**1**

# UV coordinate on a 2D quadrilateral

###
#1
Members - Reputation: **122**

Posted 25 February 2011 - 12:02 PM

Given the coordinates a, b, c, d, and p, how would I find the normalized UV coordinates of p? (For example, to sample a texture at that point.)

a, b, c, d, and p are 2D (that is, only X,Y coordinates). p will always be inside abcd.

I have no idea where to start. Any ideas?

###
#2
GDNet+ - Reputation: **10739**

Posted 25 February 2011 - 12:15 PM

*E.g., adc and acb, etc.

Please don't PM me with questions. Post them in the forums for *everyone's* benefit, and I can embarrass myself publicly.

You don't forget how to play when you grow old; you grow old when you forget how to play.

###
#4
Members - Reputation: **637**

Posted 25 February 2011 - 12:25 PM

a continous uv mapping could consist of the solutions to:

p = a + ux + vy + uvz

where the four coordinates of your rectangle in order are a,b,c,d, with x = b-a, y = d-a, z = a+c-d-b

i don't however know of a solution to this, and wolframalpha doesn't give you anything pretty for it!

(I come up with that by linearly interpolating accross top and bottom lengths with 'u', then linearly interpolating between those two points with 'v' which gives a unique, continous, but very complex mapping of p to (u,v) coordinates.

###
#5
Crossbones+ - Reputation: **5889**

Posted 25 February 2011 - 12:30 PM

###
#7
Crossbones+ - Reputation: **7043**

Posted 25 February 2011 - 01:10 PM

###
#8
Members - Reputation: **637**

Posted 25 February 2011 - 01:16 PM

ultimately you can reduce the problem to:

( u ) ( 1 a b c )( uv ) = ( 0 ) ( 0 1 d e )( v ) ( 0 ) ( 1 )

which has a very complex closed solution of: http://www.wolframal...,+solve+for+u,v

of which only one of the two top solutions should be the correct one.

a,b,c,d,e being rather complex equatinos involving your coordinate p, and the coordinates of the 4 rectangle points starting with:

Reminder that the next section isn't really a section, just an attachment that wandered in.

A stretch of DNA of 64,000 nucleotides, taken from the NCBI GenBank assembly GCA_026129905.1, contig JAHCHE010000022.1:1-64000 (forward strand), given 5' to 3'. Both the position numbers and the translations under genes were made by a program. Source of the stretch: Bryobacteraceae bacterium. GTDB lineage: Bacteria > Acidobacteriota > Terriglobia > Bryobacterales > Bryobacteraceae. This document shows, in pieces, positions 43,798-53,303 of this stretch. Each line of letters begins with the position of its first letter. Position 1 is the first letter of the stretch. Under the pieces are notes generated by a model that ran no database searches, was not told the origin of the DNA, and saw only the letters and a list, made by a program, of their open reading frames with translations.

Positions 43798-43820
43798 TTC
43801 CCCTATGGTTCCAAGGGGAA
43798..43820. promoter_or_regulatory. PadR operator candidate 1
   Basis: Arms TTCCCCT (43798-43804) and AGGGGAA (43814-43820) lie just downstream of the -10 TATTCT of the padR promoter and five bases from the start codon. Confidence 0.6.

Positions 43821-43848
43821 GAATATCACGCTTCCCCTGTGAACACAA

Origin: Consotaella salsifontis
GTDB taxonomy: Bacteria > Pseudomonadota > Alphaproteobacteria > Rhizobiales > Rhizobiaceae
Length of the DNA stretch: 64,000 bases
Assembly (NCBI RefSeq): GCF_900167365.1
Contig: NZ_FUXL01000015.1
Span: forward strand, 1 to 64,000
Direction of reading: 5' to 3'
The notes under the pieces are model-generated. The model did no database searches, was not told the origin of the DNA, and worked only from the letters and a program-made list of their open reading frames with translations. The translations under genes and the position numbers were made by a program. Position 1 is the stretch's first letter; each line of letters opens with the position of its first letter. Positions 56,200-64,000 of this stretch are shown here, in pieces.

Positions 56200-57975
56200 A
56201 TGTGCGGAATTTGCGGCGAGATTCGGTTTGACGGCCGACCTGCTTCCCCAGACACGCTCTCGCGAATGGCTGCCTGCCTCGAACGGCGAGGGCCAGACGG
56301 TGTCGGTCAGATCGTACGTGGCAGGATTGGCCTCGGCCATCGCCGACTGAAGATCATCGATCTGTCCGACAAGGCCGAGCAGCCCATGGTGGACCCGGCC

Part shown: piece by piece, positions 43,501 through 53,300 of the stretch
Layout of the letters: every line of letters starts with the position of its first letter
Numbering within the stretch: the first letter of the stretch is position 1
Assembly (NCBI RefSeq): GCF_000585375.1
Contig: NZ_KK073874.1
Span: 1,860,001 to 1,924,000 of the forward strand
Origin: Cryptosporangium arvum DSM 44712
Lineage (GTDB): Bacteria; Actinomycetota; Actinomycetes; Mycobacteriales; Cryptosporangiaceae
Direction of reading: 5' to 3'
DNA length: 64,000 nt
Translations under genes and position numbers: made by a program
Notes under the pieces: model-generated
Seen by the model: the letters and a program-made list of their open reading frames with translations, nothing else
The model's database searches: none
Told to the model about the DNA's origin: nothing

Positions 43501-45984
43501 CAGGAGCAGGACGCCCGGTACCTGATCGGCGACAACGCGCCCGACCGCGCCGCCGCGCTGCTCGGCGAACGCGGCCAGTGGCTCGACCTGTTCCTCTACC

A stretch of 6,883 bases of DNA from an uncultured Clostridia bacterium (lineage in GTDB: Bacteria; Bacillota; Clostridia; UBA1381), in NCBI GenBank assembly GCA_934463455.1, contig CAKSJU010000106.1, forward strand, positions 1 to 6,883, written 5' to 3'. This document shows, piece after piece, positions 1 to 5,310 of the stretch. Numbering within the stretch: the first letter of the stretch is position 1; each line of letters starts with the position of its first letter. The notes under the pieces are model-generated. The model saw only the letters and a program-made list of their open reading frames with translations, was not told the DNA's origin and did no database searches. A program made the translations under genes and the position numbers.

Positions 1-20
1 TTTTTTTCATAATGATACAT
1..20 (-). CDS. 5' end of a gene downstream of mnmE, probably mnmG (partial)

( u ) ( bx-ax cx-bx dx-ax ax-px )( uv ) = ( 0 ) ( by-ay cy-by dy-ay ay-py )( v ) ( 0 ) ( 1 )

with rectangle being represented with top-left a, top-right b, bottom-right c, bottom-left d. u running left to right, v running top to bottom

###
#9
Members - Reputation: **981**

Posted 25 February 2011 - 01:32 PM

We've had this discussion here in the past; if you search the old forums you can probably find those threads. The solutions always boiled down to one of,

1.) Split into triangles and do barycentric interpolation on each (buckeye's answer)

2.) Bilinear interpolation (luca-deltodesco's answer)

Details were given in those threads for both of these approaches.

Here's a third: [EDIT: Removed; was wrong.]

###
#10
Crossbones+ - Reputation: **7043**

Posted 25 February 2011 - 01:45 PM

The approach of the bilinear interpolation

**p**

_{1}:=

**a**+ (

**b**-

**a**) * u

**p**

_{2}:=

**d**+ (

**c**-

**d**) * u

**p**:=

**p**

_{1}+ (

**p**

_{2}-

**p**

_{1}) * v

means that there is a line between

**p**

_{1}and

**p**

_{2}that passes through

**p**. Expressing this line the other way, namely

**p**+

**l**=

**p**

_{1}

**p**+ k *

**l**=

**p**

_{2}

so that

**l**+ k *